I have remained sadly ignorant of the Red Dragon Inn series up until this point, there are now seven games in the series, plus a number of related games including the extremely well regarded Battle for Greyport. If the sheer number of products that Slugfest Games have produced in this line-up tells me anything, it’s that the Red Dragon Inn games must do something right. With that said, here’s our review of Red Dragon Inn 7 — The Tavern Crew.
To the best of my understanding, all Red Dragon Inn games are set in the titular tavern and usually include a number of character decks that can be swapped and changed with characters from other entries in the series. Effectively, this makes Red Dragon Inn 7 and its siblings a series of standalone expansions. I suppose other publishers (I’m looking at you Fantasy Flight Games) might be tempted to label the series as a “limited card game”. Whatever you call it, from the players perspective this approach means that Red Dragon Inn as a whole is a very well supported game that already includes more or less unlimited potential to vary.
In every Red Dragon Inn game, the concept is to survive an evening of heavy drinking, brawling and betting. In general, every character comes with its own basic deck of cards, with about half of the characters coming with secondary decks that relate somehow to their unique personalities. For example, in RDI 7 — The Tavern Crew, Molly The Stablehand comes with a deck of steeds, whilst Warthorn Redbeard comes with a story deck, both of which are in addition to their basic deck. As I’ll explain later, these unique decks affect the way that each character plays, giving each their own personality and style.
This seventh Red Dragon Inn game (The Tavern Crew) features four characters, but I’ve also included a fifth in many of the games I played during this review (Chronos: The Time Mage — a bonus character from Battle for Greyport) simply to see how well the game integrates with characters that don’t come in the box. The core concept of The Tavern Crew (at least as far as I can tell) is the same as all other games in the series; which is to be the last player standing, based on a combination of health and drunkenness tracked on a personal board. When the player alcohol level meets their health, then that player is out, so most of what you’ll be doing is focussed on manipulating either your own track or those of the other players.
Essentially a game about hand management and card play, there’s no deck building in Red Dragon Inn games, meaning that players have access to all of the cards in their deck. On the plus side, this creates an extremely flavorsome game, since every deck is entirely customised to best demonstrate the capabilities of its bearer. I suppose the lack of a deckbuilding element might be a negative for some people, but the fact that it’s just not part of what RDI games have ever been about should mean that forewarned is forearmed. A focus on playing with the deck you’re given also means that The Tavern Crew plays fairly rapidly, weighing in at around an hour per game.
The components in The Tavern Crew are fairly straightforward, with an honest simplicity about them which means that it’s very nearly possible to set the game up without even looking at the manual. There’s a player board and one or two decks per character, plus a central deck of drinks cards. Everyone has a marker to show their health and one to show the alcohol in their bloodstream, then of course there is the manual itself and a few ancillary elements like dividers and a couple of bonus beer coasters. There’s also a large stack of golden coin tokens, used mostly in betting.
The simplicity of The Tavern Crew‘s gameplay is actually its greatest strength, so the fact that its components mirror that philosophy is a good thing, especially since it appears that Slugfest Games have been able to invest their effort into some fantastic artwork. There is some repetition among the cards, but broadly speaking each deck features a ton of fantastic, cartoonish artwork that clearly depicts the nature of the character that the deck belongs to. This, given the subject matter (which is raucous and fun by nature) brings real life and soul to The Tavern Crew.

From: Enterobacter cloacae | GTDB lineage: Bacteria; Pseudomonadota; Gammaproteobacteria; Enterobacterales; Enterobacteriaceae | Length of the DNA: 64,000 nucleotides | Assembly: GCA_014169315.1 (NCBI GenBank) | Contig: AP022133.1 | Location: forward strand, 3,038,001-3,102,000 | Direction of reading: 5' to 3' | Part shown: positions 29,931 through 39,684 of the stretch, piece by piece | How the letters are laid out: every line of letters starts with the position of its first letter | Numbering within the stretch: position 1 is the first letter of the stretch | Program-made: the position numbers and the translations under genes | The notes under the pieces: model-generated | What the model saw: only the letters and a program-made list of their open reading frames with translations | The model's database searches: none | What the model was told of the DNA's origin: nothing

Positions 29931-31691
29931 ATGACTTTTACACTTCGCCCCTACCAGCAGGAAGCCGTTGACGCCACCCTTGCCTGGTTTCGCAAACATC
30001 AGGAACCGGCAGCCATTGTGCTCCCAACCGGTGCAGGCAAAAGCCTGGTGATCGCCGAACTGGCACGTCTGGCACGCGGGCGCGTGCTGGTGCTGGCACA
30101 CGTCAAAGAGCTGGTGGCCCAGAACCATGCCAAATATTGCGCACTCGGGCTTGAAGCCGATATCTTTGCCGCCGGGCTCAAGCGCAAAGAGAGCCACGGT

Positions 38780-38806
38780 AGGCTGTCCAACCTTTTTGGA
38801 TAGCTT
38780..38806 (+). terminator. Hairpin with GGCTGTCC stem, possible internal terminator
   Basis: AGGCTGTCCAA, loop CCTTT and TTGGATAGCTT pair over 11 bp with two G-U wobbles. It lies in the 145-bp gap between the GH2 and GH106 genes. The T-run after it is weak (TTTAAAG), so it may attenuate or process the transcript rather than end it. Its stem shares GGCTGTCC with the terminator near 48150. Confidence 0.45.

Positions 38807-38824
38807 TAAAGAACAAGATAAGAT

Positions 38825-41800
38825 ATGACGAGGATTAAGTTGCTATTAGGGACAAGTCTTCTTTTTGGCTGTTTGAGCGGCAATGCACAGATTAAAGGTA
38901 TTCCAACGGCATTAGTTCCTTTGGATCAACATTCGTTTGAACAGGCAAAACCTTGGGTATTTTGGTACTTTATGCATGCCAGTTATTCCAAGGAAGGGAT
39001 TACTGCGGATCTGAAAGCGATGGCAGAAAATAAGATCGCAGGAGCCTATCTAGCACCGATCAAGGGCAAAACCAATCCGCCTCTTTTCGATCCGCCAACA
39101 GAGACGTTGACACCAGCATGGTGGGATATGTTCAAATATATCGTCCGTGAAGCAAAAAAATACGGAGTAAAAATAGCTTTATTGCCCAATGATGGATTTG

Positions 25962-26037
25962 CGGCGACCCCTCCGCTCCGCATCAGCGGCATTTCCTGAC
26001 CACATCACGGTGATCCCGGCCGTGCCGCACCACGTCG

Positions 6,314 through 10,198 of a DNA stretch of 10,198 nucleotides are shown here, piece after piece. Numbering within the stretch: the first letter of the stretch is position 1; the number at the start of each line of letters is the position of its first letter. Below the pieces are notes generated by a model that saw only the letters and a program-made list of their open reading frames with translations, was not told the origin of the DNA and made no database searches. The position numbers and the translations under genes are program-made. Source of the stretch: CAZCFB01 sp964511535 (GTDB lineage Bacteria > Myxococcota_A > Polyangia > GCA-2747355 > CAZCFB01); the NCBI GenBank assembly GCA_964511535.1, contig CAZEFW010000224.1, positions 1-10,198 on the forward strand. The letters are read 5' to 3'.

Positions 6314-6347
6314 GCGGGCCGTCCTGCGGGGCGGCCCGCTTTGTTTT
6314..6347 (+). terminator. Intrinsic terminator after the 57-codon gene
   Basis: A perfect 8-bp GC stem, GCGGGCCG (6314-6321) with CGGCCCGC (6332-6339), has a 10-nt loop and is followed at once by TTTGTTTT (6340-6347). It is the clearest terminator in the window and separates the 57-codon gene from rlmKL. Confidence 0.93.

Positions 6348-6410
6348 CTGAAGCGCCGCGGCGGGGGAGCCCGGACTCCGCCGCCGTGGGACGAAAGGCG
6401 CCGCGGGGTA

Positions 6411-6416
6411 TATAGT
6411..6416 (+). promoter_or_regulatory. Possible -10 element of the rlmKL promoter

The manual for The Tavern Crew is very clear and well laid out, with appropriate and useful examples throughout. In fairness, given that this is the seventh entry in the series, the manual should be fairly well oiled by now, yet it’s still great to see that it includes images and examples that relate to the four specific characters that are included, even though most of the rules are generic across all characters. On the slight downside, some of the cards provide slightly opaque instructions, meaning that they need to be checked — thankfully, most of these seem to have been captured and included in the manual during playtesting.
The Red Dragon Inn series of games is a light to mid weight affair and The Tavern Crew doesn’t change that materially as far as I can tell. There are four phases to each turn and each turn overall only lasts about a minute or so at most. Loosely, the phases are as follows:
- Discard and Draw
- Take an Action
- Order a Drink
- Drink a Drink
In the Discard and Draw step, the player may discard as many cards as she wishes before then drawing cards from her personal deck, up to the default hand size of seven. There’s nothing more to it than that, except to say that if the player has more than seven cards in their hand at the beginning of the turn, they can keep the cards they have, but couldn’t discard some and then draw back up to a number higher than seven.
Taking actions is where much of the gameplay in The Tavern Crew takes place, although, unlike in some games, there is a fair bit to do in the two phases that follow. Action cards range from relatively simple to moderately complex, depending on the character that plays them. In the case of The Wench, for example, a fair number of her cards simply take money or health from other players, whilst others allow cards from her second deck (labelled the Special Reserve) to be placed into the drinks pile of other players. All of these things are wrapped up in a thematic context, but the result is relatively simple in most of the decks.
A fair number of the action cards initiate a round of gambling. When this happens, all players will need to put a coin in to represent an ante, and then in turn the players can bet using cards in their own hand. In the cards among The Tavern Crew set, at least, gambling is a brief mini game that’s based on a trumping system — if someone plays a winning hand, they’ll take the lead, if another player then plays a cheating card, they might take the lead. Other cards prevent cheating, etc.